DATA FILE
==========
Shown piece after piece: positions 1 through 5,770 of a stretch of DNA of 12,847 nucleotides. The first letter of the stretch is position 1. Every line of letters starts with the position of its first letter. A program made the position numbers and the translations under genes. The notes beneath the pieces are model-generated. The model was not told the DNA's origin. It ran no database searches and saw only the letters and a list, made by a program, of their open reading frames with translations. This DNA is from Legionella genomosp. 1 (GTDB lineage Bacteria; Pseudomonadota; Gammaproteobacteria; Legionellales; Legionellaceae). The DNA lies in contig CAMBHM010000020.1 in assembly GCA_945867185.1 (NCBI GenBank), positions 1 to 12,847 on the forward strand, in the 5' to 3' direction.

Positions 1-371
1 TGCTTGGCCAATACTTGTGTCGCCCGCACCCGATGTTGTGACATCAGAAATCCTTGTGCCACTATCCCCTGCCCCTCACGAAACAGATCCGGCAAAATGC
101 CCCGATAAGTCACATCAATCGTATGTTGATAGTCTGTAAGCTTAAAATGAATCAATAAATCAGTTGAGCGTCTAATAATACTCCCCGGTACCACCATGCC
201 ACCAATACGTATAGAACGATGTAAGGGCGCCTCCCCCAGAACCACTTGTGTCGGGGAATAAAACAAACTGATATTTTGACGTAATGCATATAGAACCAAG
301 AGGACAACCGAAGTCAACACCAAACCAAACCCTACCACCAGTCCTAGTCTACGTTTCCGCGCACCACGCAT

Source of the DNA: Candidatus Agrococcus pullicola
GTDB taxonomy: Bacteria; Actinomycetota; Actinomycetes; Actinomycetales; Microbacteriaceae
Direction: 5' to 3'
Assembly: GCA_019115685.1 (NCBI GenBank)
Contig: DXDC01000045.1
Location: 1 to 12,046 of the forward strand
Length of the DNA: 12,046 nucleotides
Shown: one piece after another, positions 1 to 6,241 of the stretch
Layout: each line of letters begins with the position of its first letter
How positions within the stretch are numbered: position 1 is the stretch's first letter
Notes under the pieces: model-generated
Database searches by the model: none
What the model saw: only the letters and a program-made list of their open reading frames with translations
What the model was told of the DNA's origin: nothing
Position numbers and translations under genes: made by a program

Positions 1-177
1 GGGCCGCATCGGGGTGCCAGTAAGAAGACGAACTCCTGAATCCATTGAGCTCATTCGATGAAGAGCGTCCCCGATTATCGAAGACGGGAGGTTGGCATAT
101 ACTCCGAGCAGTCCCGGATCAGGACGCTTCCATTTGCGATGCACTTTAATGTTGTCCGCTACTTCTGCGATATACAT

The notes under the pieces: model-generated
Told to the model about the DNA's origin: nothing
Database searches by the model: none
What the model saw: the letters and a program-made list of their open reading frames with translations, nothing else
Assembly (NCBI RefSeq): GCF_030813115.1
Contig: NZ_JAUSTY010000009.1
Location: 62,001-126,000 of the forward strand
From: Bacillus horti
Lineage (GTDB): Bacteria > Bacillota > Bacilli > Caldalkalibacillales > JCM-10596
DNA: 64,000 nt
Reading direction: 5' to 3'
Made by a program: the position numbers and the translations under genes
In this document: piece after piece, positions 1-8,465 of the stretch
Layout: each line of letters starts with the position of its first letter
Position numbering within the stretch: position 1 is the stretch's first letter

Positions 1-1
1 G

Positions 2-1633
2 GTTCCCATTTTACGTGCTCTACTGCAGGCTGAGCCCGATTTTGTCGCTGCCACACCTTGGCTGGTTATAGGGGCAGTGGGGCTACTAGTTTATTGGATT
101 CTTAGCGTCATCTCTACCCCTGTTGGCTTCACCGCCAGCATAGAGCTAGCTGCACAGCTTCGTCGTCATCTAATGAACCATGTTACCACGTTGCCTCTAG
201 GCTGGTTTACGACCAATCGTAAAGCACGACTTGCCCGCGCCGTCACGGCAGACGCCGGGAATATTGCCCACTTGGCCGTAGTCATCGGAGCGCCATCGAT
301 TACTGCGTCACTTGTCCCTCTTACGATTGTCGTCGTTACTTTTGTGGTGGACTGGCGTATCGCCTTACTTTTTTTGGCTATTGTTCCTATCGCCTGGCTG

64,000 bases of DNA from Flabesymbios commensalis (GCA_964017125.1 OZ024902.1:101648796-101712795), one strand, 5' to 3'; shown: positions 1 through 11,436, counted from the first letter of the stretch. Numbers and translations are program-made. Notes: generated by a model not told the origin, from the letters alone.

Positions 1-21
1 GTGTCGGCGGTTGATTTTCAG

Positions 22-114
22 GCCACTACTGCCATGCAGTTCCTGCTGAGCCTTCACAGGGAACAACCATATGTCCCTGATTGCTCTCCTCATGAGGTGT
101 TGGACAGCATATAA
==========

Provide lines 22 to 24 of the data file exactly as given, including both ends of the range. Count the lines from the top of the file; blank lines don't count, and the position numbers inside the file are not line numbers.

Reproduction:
Positions 1-177
1 GGGCCGCATCGGGGTGCCAGTAAGAAGACGAACTCCTGAATCCATTGAGCTCATTCGATGAAGAGCGTCCCCGATTATCGAAGACGGGAGGTTGGCATAT
101 ACTCCGAGCAGTCCCGGATCAGGACGCTTCCATTTGCGATGCACTTTAATGTTGTCCGCTACTTCTGCGATATACAT